The receiver/alarm unit 16 is mounted on the cab 18 of the tractor-trailer 20 and contains a super regenerative digital receiver 32. The digital receiver 32 is powered from the vehicle electrical system (not shown) and is always energized. The signal from the sensor/transmitter unit 12 is received via a six-inch receiving antenna 34 mounted on the outside of the receiver/alarm unit 16. The receiver 32 processes and decodes the incoming signal and, after a one-tenth second delay via time delay means 36, activates a loud tone alarm 40. The alarm 40 continues to sound as long as the receiver 32 detects a sustained signal from the transmitter/sensor unit 12. When the operator hears the warning sound, he can perform the manual acts which he considers necessary to abate the rollover conducive conditions such as releasing the accelerator pedal, manipulating the steering wheel, and/or applying the brake until the warning alarm becomes silent, thus taking action to prevent the tractor-trailer vehicle 20 from overturning. It should be appreciated that the conditions causing rollover are dependent in many cases on the manner in which the tractor-trailer vehicle is operated and that in some cases these conditions may arise so quickly that the operator may not have sufficient time to react after he is alerted by the trailer stability monitor to avoid a rollover. Nevertheless, it is believed that the trailer stability monitor will provide a sufficiently early warning in most cases for the operator to prevent a rollover from occurring.
Referring to FIG. 3, a modified trailer stability monitor 10' is illustrated diagrammatically. A motion sensor 12', in the form of a lateral force sensor, is connected across line carrier circuit 42, the lateral force sensor 12' being mounted on the trailer 14' at the rear thereof. Conventionally, presently available tractor-trailer truck rigs employ an SAE standard 7-pin connector to carry electrical signals from the tractor to the trailer. Signalling from the trailer to the tractor generally has been thought not possible using such connector simply because there are no unused circuits. However, any one pair of these lines can comprise circuit 42. The circuit 42 includes the vehicle battery 44 as its power source. Mounted on the trailer 14' is a 100 to 150 KHZ r.f. oscillator/transmitter 48 connected across the circuit 42 and coupled in series with blocking capacitor 44 to define an r.f. coupling to said lines 42' and 42", line 42" being coupled to ground. The motion sensor, in the form of lateral force sensor 12' substantially of the same construction as lateral force sensor 12, is coupled to the transmitter 48. Thus, when the lateral force sensor 12' is activated because lateral forces on the trailer become sufficiently extreme to be conducive to a rollover, the sensing circuit is closed and a low power signal is coupled onto the D.C. line 42'. A signal receiving mean, preferably a phase locked loop detector 52 is mounted in the cab 18 and is coupled through a capacitor 54 to the D.C. line 42'. When the detector 52 detects the signal emanating from the oscillator/transmitter 48, the output of said detector 52 is fed to an alarm 40' which may be either a visual alarm and/or an audible alarm so as to alert the operator of impending danger. The alarm tone and/or visual alarm display continues so long as there is a signal from the sensor/transmitter 12'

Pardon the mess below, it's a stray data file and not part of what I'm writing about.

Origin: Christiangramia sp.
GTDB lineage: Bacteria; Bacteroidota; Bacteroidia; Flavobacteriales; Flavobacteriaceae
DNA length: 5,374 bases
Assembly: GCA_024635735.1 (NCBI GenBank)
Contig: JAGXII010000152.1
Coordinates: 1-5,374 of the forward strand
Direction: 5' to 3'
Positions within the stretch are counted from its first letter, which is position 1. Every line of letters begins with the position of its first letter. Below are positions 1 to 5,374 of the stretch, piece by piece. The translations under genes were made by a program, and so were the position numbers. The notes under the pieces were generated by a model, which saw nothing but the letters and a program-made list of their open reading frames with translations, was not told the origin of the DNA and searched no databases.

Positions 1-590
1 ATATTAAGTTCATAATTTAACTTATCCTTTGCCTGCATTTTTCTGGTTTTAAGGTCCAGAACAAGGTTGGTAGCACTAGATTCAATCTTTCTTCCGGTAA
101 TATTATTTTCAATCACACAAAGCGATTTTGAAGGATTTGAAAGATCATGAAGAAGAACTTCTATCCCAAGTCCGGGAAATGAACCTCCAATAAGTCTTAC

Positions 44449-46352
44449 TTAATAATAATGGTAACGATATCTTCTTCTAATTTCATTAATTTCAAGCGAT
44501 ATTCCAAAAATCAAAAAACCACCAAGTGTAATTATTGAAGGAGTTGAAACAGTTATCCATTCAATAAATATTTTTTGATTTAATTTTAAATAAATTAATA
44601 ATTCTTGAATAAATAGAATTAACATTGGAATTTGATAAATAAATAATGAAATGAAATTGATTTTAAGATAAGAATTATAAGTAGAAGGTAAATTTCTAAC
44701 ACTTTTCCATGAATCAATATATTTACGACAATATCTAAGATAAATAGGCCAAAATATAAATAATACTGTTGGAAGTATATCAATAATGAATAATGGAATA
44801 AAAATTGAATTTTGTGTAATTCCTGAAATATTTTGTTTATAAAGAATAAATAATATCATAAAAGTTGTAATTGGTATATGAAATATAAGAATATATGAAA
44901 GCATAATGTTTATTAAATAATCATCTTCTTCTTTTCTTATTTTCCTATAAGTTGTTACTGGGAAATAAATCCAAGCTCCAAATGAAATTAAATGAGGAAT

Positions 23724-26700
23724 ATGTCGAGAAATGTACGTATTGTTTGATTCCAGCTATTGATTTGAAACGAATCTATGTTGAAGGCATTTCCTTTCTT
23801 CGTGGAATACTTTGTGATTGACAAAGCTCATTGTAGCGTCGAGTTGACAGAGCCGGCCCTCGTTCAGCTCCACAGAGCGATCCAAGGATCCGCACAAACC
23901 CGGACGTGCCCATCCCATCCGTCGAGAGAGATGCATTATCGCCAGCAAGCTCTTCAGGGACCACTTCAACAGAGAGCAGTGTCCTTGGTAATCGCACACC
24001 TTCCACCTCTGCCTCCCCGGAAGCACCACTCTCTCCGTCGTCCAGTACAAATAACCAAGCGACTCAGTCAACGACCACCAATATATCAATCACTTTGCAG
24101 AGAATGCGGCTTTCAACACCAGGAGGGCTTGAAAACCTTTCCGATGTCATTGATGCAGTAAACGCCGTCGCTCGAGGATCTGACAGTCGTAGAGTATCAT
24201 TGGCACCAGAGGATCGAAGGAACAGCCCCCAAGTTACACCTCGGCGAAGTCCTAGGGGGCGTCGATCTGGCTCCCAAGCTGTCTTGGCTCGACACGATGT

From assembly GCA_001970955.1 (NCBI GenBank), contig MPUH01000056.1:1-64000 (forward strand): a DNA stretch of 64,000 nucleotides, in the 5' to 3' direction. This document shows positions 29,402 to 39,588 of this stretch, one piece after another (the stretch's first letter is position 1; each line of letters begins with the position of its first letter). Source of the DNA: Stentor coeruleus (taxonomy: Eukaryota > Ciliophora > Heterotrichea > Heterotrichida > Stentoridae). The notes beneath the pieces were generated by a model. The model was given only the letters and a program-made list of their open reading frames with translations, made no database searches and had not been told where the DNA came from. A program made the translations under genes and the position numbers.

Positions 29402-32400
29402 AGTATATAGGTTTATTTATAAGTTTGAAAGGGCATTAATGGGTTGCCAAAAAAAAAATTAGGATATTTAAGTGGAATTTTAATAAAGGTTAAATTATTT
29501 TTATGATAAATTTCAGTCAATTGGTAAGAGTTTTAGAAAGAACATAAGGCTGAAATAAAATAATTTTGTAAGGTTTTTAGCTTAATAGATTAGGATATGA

It is to be understood that the foregoing description is merely illustrative of preferred embodiments of the invention and that the scope of the invention is not to be limited thereto but is to be determined by the scope of the claims appended hereto.
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|U.S. Classification||340/429, 340/431, 340/689, 340/426.24, 340/539.1, 340/440|
|International Classification||B60R16/023, B60R16/02|
|Sep 12, 1988||AS||Assignment|
Owner name: NAVISTAR INTERNATIONAL TRANSPORTATION CORP., A COR
Free format text: ASSIGNMENT OF ASSIGNORS INTEREST;ASSIGNOR:SANNER, JOHN A.;REEL/FRAME:004943/0383
Effective date: 19880614
|Apr 5, 1994||REMI||Maintenance fee reminder mailed|
|Aug 28, 1994||LAPS||Lapse for failure to pay maintenance fees|
|Nov 8, 1994||FP||Expired due to failure to pay maintenance fee|
Effective date: 19940831
|Nov 10, 1998||FP||Expired due to failure to pay maintenance fee|
Effective date: 19980828